The opportunity to live outside the centres for all asylum seekers will not only better their personal situation, but it will also enable them actively contribute to the growth and prosperity of their host country – in this case Denmark. Many asylum seekers who withstand tough and rough conditions to reach here are able bodied persons who with a little mental and physical support can be as productive as anybody can be. Locking them up in centres not only denies the country the talents and abilities that they possess, but it also makes the asylum seekers a burden to the host country.
The scepticism expressed that such opportunities will make Denmark a prime target for influx of asylum seekers is immaterial. People do not flee danger and war-zones to seek employment abroad. Infact asylum seekers who flee to Denmark will not necessarily compete for same job offers and opportunities with the native. On the contrary, they will supplement the existing workforce by offering additional human capital. As for now, asylum seekers wholly depend on the taxpayers. Living and working will allow them fend for themselves, contribute to the national common basket in taxes and other levies, and give them the human sense of dignity of working.
But where do we go from here? The report from the task force looking into the possibility of living and working outside the centers is due soon. The asylum seeker has not been consulted so far. But all is well that ends well. That is why it is of utmost importance that even in this dying moments, the little voice of the asylum seeker is heard. Before time lapses and the proposal discussed in parliament, the asylum seekers see the need to come together with like-minded Danes under the umbrella of Trampoline Cultural house to voice their concerns.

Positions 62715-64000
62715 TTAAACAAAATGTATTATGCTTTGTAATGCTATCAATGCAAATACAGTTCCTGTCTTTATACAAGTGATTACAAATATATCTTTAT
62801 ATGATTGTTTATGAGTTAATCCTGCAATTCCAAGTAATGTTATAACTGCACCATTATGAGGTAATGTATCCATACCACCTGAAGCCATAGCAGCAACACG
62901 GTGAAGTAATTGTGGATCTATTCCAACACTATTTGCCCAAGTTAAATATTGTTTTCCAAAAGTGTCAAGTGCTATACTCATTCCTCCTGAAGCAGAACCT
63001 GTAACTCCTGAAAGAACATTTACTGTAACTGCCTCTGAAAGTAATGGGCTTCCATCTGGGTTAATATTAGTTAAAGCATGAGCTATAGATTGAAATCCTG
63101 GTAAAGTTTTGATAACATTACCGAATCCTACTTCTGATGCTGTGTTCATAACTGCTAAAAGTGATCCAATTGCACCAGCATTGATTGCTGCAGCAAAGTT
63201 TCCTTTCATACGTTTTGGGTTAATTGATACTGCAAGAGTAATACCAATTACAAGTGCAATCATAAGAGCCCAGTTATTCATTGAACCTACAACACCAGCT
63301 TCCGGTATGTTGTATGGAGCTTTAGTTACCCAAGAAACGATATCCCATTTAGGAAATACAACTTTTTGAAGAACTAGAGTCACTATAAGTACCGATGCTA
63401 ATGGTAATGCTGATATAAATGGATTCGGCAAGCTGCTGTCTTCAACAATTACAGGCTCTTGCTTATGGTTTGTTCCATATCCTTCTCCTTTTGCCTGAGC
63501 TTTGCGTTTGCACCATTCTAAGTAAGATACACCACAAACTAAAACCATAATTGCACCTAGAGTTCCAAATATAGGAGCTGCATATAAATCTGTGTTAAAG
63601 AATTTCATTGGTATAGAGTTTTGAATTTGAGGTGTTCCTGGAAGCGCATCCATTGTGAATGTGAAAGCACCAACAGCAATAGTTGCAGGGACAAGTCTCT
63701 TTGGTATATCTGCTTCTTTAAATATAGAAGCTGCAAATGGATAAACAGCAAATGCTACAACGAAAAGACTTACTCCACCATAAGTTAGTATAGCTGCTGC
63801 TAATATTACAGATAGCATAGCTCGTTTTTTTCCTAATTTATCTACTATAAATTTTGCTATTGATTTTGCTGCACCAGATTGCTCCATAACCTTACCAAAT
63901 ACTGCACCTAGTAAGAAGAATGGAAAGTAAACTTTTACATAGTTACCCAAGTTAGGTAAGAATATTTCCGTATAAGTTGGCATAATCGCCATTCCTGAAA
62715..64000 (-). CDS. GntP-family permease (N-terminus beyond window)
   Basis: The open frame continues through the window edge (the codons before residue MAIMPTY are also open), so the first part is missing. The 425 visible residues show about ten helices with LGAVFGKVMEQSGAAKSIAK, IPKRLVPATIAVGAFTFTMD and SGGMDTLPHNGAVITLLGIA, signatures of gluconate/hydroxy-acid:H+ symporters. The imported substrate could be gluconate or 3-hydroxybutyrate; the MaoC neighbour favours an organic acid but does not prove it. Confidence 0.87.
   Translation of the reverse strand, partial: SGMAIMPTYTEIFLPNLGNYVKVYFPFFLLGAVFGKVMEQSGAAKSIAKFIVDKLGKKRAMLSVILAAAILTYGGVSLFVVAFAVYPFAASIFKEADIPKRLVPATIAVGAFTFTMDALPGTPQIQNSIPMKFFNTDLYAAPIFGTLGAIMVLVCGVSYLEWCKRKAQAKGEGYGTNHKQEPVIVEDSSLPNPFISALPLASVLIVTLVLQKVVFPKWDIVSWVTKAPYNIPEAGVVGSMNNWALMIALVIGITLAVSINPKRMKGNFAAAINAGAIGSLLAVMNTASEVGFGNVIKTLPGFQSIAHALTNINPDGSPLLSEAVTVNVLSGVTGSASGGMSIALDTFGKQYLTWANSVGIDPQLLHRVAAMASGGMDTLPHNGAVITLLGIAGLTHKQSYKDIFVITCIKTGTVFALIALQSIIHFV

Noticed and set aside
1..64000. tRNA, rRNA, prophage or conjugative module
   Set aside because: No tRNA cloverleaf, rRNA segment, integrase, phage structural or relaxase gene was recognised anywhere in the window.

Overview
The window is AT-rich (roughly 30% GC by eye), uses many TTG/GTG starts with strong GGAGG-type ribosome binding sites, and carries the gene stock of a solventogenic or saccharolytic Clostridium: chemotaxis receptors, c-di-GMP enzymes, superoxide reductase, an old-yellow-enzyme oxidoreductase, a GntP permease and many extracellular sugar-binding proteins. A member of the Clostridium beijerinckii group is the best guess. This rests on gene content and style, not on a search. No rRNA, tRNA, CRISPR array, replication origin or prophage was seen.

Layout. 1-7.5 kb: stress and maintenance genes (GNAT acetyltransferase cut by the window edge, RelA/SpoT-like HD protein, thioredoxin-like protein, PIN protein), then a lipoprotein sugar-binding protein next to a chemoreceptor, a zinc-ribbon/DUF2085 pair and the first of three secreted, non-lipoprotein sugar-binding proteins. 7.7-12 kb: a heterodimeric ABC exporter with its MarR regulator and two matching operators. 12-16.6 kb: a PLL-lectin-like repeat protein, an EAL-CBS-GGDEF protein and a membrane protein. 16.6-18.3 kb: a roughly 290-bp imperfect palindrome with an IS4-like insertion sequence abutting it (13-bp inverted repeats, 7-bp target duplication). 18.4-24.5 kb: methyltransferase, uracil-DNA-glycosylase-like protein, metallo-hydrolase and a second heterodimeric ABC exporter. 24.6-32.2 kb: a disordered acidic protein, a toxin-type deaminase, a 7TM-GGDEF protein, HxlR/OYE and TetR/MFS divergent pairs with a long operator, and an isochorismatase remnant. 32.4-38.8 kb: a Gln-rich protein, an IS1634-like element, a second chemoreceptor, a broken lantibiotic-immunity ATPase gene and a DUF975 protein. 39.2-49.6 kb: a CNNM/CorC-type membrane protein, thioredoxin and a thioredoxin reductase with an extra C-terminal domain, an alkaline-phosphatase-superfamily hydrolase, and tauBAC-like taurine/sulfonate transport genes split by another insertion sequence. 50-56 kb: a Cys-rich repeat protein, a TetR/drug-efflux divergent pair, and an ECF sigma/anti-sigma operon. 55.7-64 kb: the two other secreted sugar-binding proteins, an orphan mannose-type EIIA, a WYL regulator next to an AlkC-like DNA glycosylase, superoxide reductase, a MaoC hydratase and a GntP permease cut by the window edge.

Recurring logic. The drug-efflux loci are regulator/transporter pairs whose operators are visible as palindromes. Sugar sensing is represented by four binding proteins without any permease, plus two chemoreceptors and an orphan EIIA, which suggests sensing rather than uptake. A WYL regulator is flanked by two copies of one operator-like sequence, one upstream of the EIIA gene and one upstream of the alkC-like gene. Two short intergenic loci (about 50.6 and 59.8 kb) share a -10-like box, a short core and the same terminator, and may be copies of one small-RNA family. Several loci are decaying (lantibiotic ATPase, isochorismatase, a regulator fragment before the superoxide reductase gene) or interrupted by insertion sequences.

We have chosen to stand in solidarity on Sunday the 13th May to speak in one voice. ´Everyone means Everyone´ is a phrase coiled to call upon the government to consider in its proposals and discussions, to include everyone in the hopeful decision to live and work outside the centres. Everyone including the the rejected asylum seekers who are not willing to give their signature to be deported to back to their countries where they believe they are not safe. Work and living in community does not just point to human rights, it point to the very purpose and spirit of humanity. The dignity accorded to individual persons, even in their vulnerable moments. Wars and instability are here as long as humanity exists and in essence asylum seeking also is, but the promotion of human dignity and prosperity of the society will not be judged on how well the privileged majority are treated, but on how well the vulnerable few are cared for.